. In this view history is advancing somewhere, even though that somewhere may be unknown. Thus, history has a purpose. Christian theology sees history this way, as do the Jews, Muslims, and several philosophers such as Karl Marx. Under this way of thinking, history will reach a climactic moment after which all will stabilize or completely end. The Mayans of Central America also saw history this way, and thought it would all end in disaster in December of 2012. Many of these concepts about history purposefully advancing somewhere revolve around an end of the world scenario, such as the return of Jesus Christ or a cataclysmic end of everything like the Maya. Under the theories of Marx, the world was advancing to a worker’s utopia. Of course, there is also the Chaos (
Post-modern
) view shared by overburdened, coerced, history students and the indefatigable Homer Simpson who imagine history as a stack of irrelevant, unconnected, and meaningless events unworthy of notice—much less a grade. To quote Homer Simpson, “It’s just a bunch of stuff that happened.” While Homer is making it sound funny, in fact the Post-modern view is quite prevalent. In this view, history has no turning points, shows no purpose, displays no repeating patterns, and there is really no such thing as progress. This is the Post-modernist view of no mega-narratives, that is, no over arching pattern or theme. History is a series of “fractured narratives” (
The
Times
History
of
the
World,
Overy, page xvii).

Arguing any of these theories presents little challenge. History, as we know it in 2010, fits none of the categories perfectly. Those claiming repetition have an endless number of past civilizations as proof, and those saying history is advancing to an end must await that event because there is no other way to know if they are right. Saying history is a bunch of stuff that happened, without patterns or themes, is another idea that will have to wait for a non-end. Hard to do.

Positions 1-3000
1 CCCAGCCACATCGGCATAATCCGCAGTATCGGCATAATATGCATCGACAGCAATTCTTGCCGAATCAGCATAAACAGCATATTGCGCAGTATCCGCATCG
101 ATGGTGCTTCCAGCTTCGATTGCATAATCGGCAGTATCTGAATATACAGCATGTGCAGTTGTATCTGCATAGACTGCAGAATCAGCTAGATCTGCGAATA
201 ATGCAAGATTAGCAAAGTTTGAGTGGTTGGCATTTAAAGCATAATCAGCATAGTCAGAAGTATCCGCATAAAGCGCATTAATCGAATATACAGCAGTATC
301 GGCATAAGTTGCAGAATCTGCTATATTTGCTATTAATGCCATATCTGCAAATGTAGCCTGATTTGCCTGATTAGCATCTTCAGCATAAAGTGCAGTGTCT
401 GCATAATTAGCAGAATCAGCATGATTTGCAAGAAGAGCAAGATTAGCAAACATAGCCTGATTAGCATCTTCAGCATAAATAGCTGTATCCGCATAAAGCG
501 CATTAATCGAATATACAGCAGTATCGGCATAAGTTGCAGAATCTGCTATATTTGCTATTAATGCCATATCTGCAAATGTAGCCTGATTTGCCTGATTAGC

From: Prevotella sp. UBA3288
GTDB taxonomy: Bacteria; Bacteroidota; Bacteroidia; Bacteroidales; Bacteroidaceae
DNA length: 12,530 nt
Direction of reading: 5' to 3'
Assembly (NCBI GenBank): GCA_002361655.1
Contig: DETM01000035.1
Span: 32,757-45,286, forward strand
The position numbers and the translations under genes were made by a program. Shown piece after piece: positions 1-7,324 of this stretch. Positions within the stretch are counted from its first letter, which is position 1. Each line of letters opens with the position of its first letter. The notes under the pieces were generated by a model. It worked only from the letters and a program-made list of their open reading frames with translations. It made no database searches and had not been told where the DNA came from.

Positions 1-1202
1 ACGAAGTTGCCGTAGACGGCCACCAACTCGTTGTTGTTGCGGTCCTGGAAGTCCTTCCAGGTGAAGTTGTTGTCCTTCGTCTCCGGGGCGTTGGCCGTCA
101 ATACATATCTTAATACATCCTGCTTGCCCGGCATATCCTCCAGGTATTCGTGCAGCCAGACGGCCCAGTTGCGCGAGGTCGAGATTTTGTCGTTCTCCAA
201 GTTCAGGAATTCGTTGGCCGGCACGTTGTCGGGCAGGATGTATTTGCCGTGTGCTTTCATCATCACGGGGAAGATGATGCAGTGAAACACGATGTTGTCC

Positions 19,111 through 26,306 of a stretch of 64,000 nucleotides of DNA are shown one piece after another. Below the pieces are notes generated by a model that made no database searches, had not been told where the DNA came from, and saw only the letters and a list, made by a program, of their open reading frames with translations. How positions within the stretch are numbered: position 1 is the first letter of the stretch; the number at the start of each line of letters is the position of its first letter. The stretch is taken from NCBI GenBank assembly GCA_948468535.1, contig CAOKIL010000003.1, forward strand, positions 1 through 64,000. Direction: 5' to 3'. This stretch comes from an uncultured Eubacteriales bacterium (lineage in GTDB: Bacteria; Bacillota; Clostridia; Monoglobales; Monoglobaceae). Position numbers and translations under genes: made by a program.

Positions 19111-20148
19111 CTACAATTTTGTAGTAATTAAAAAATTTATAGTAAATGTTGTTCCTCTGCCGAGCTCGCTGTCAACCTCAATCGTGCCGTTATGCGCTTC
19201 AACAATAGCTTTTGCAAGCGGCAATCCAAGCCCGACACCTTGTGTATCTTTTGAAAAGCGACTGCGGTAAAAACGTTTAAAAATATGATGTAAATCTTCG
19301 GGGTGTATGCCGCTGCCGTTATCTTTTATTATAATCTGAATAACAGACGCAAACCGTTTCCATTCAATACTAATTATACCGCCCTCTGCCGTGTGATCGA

Let
Us
Learn
From
History

What can we learn from Pre-history? Remember that unknown and unrecorded events have large impacts on history, thus your actions, even if unrecorded, will have an influence on the future for good or evil. Someone had to be the first farmer. Thank goodness for that ancestor. Because of that person we have enough food to avoid hunting every day of our lives. Be thankful for nice living accommodations. By nice, I mean anything better than a hole with dry grass for a floor. Even very small things in our lives, such as indoor running water and flushing toilets, would be magical to our prehistoric ancestors. Think upon how great we have it, and it is all because those unknown guys and gals so long ago never gave up trying to do better. (What did the gals do? Naturally, they nagged the guys for more stuff.)

Books and References:

http://www.txstate.edu/anthropology/cas/cas_projects.html
—or for photos of Acheulian hand axes and other Paleolithic artifacts.

Or see
http://www.txstate.edu/anthropology/cas/cas_projects.html
for similar stone age objects.

The
New
Penguin
History
of
the
World
, Roberts, J. M, Penguin Books, 2007. Foundational.

The
National
Geographic
Almanac
of
World
History,
Daniels and Hyslop, National Geographic, Washington, DC.

The
Times
Complete
History
of
the
World,
Richard Overy, Barnes and Noble, New York, 2007.

The
Outline
of
History
,
the
Whole
Story
of
Man,
Vol.
1
&
2,
by H.G. Wells, Doubleday and Company, 1956. These volumes have been brought up to date, at least to 1956, by Raymond Postgate. Even though dated, this is a wonderful read.

The
Oxford
Atlas
of
World
History
,
Concise
Edition,
O’Brien, Institute of Historical Research, University of London, 2007.

The
Oxford
Desk
Encyclopedia
of
World
History,
Oxford University Press, 2006.

National